Following a similar line of thought, Yves Congar maintained that there is no justification for classifying "spiritual theology" as a special theology distinct from general practical theology. It is simply a practical and applied function of theology insofar as it applies to the experiential awareness of the principles of moral theology, and in this respect spiritual theology may be classified as a "specialty" within the context of moral theology.
The discussion continued until the 1940's, when Gabriel of St. Mary Magdalen, O.C.D., Reginald Garrigou-Lagrange, O.P., and Joseph de Guibert, S.J., intervened and explained the precise role of psychological data in the study of the spiritual life. The psychological elements of the spiritual life have scientific value then they are interpreted by the principles of theology. Using a methodical process of induction, the theologian demonstrates their relationship or dependence on theological principles. An example of this is found in the writings of St. John of the Cross when he relates the psychological effects of the "dark nights" to the activity of the Holy Spirit in the soul. Spiritual theology will necessarily deal with the psychological aspect of the spiritual life and it is precisely that which distinguishes it from speculative, systematic moral theology. Spiritual theology adds to general moral theology the experiential element, which constitutes, as it were, its specific difference.
The foregoing explanation by Gabriel of St. Mary Magdalen was generally accepted by theologians of the spiritual life, and the heat of controversy gradually subsided. Although there were minor points of difference, theologians had reached a consensus concerning the three elements that constitute spiritual theology: 1) the psychological data of the spiritual experience; 2) the application of theological principles to the experience; and 3) practical directives for further progress in the spiritual life. Reginald Garrigou-Lagrange stated it most succinctly when he said that spiritual theology is "the application of this broad moral theology to the direction of souls toward ever closer union with God" (Christian Perfection and Contemplation, p. 13).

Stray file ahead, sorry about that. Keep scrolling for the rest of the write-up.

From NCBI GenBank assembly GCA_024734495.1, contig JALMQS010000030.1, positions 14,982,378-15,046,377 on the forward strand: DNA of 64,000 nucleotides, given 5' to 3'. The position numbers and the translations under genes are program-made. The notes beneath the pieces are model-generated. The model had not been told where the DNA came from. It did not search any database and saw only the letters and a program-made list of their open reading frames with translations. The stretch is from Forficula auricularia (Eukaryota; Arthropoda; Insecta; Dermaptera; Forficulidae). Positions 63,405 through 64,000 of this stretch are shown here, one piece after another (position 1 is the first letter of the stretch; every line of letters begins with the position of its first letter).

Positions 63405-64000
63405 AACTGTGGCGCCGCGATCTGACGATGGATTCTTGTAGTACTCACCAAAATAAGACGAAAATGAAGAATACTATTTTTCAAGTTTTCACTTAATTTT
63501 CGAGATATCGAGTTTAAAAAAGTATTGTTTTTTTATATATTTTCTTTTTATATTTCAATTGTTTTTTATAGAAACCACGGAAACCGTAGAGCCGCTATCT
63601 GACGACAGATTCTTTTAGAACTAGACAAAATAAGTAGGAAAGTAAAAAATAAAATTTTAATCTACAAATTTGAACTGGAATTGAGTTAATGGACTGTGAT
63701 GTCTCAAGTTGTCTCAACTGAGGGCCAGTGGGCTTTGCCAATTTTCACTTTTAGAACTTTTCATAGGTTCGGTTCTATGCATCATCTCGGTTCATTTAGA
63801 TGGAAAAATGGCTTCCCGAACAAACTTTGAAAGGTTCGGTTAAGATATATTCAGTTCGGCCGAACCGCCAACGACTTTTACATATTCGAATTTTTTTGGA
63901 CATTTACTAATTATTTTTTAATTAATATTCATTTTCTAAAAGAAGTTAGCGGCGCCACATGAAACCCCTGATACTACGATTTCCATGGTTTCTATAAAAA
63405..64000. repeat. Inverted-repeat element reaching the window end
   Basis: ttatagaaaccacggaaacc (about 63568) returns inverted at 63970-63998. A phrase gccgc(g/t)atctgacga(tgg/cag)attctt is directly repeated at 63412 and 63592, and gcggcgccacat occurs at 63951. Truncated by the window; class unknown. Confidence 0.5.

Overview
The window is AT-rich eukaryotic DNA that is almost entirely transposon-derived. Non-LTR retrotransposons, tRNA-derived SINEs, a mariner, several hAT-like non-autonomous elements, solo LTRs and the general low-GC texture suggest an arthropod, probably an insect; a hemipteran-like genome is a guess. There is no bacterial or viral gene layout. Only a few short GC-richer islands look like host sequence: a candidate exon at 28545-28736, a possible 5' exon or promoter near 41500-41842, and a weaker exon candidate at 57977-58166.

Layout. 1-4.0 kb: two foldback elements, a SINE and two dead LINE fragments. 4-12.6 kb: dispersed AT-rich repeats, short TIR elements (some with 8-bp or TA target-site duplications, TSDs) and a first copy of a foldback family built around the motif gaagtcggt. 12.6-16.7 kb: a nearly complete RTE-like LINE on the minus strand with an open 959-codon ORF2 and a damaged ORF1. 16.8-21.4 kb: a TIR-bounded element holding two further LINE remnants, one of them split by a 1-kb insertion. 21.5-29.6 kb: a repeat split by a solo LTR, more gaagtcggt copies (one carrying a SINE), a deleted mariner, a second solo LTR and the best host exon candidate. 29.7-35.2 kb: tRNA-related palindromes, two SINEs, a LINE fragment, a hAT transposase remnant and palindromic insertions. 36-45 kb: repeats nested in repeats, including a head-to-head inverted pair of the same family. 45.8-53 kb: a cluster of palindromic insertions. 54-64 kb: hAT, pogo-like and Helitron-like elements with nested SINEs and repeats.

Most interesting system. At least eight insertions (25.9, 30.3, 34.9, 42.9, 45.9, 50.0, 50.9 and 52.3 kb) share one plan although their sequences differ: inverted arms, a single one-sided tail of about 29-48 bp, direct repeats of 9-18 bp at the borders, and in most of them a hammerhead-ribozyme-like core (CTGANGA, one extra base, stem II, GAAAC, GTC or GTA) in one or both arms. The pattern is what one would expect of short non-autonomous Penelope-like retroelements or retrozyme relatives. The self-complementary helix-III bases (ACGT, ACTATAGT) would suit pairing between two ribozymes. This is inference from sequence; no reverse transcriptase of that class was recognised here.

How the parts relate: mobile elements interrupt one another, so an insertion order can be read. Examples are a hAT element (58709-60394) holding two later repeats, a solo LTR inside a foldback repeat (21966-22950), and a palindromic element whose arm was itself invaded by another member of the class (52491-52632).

Definition of Spiritual Theology
At this point we can formulate a descriptive definition of spiritual theology as "that part of theology which, from the principles of systematic moral theology and the experiential data of religious experience, defines the nature of the supernatural life, formulates the laws of its growth, and explains the process by which souls advance from the beginning of the spiritual life to its full perfection." Each phrase in this definition deserves a fuller explanation.
In saying that spiritual theology is a part of theology, we admit that there is a distinction between spiritual theology and dogmatic and moral theology, not as a specifically distinct branch of theology but as an area of specialization. In a sense, according to Garrigou-Lagrange, it holds the place of honor in theology because "ascetical and mystical theology assembles all the lights of dogmatic and moral theology, of which it is the most elevated application and the crown. . . . Ascetical and mystical theology, or spiritual doctrine, is not a special science but a division of theology" (Christian Perfection and Contemplation, p. 17).
Theology is divided into two parts, dogmatic and moral. Traditionally, in accordance with the Scholastic method, moral theology treated of human acts, sin and law, grace and the virtues and the gifts of the Holy Spirit. In the course of time some theologians rearranged the content of moral and dogmatic theology. As a result, moral theology was reduced to casuistry, thus making it a science of sins to be avoided rather than virtues to be practiced. The net result was that moral theology was no longer sufficient for the guidance of souls aspiring to greater perfection. Consequently, the theology of the spiritual life and Christian perfection emerged as a distinct area of specialization in theological study. However, the creation of different specialities in theology does not signify a process of fragmentation or decadence; rather, it is a normal process of development.
To say, secondly, that spiritual theology proceeds from the principles of divine revelation is to emphasize the fact that it is a science of the objects of faith, an explicatio fidei. If this were not so, it would not be theology at all. Unlike the purely philosophical knowledge about God, acquired through reason alone, sacred theology is a knowledge of God stemming from the gift of supernatural faith. Credo ut intelligam; and unless you believe, you will not understand.
The reason for stressing this point is that spiritual theology must frequently treat of the findings of psychology (for example, when dealing with concomitant or extraordinary phenomena). In such cases it is theology that must judge the experimental data, and not the natural sciences which sit in judgment on theological principles or the articles of faith. This does not preclude a psychologist from studying the external manifestations of the spiritual life and religion, as long as it is understood that the supernatural lies outside the domain of natural science.